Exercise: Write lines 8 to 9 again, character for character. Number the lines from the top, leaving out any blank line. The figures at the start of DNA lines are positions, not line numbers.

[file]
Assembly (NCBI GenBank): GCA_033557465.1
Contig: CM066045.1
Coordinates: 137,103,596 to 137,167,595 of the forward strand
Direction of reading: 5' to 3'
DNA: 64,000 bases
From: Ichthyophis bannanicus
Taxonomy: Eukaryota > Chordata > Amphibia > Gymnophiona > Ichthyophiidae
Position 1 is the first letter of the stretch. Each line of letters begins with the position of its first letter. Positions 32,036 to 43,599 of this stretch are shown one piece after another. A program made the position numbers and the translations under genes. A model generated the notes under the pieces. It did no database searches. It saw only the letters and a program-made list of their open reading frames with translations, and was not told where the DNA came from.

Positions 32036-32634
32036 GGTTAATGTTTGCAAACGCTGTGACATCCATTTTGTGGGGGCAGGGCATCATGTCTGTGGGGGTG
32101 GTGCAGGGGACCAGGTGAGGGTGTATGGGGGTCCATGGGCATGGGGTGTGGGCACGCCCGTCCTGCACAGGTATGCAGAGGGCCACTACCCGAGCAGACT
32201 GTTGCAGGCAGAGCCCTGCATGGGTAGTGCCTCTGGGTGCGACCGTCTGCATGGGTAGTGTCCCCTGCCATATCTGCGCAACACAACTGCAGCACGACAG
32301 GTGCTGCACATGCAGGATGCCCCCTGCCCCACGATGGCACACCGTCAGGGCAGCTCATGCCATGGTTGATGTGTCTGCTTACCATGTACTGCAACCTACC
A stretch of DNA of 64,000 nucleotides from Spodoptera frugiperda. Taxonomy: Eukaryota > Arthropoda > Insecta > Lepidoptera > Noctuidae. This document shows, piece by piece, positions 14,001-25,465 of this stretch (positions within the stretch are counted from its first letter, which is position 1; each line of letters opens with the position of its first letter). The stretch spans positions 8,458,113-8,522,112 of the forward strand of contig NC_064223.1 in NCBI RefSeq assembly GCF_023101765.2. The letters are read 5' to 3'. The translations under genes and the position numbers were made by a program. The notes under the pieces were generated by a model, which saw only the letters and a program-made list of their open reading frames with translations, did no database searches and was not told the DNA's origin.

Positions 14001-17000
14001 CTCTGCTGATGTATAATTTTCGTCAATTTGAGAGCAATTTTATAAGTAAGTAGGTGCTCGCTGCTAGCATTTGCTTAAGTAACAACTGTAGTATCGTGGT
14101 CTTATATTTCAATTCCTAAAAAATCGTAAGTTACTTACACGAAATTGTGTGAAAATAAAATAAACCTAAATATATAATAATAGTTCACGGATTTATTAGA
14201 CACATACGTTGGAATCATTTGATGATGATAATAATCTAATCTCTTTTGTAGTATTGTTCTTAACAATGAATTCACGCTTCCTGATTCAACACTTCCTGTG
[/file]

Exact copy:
Position 1 is the first letter of the stretch. Each line of letters begins with the position of its first letter. Positions 32,036 to 43,599 of this stretch are shown one piece after another. A program made the position numbers and the translations under genes. A model generated the notes under the pieces. It did no database searches. It saw only the letters and a program-made list of their open reading frames with translations, and was not told where the DNA came from.

Positions 32036-32634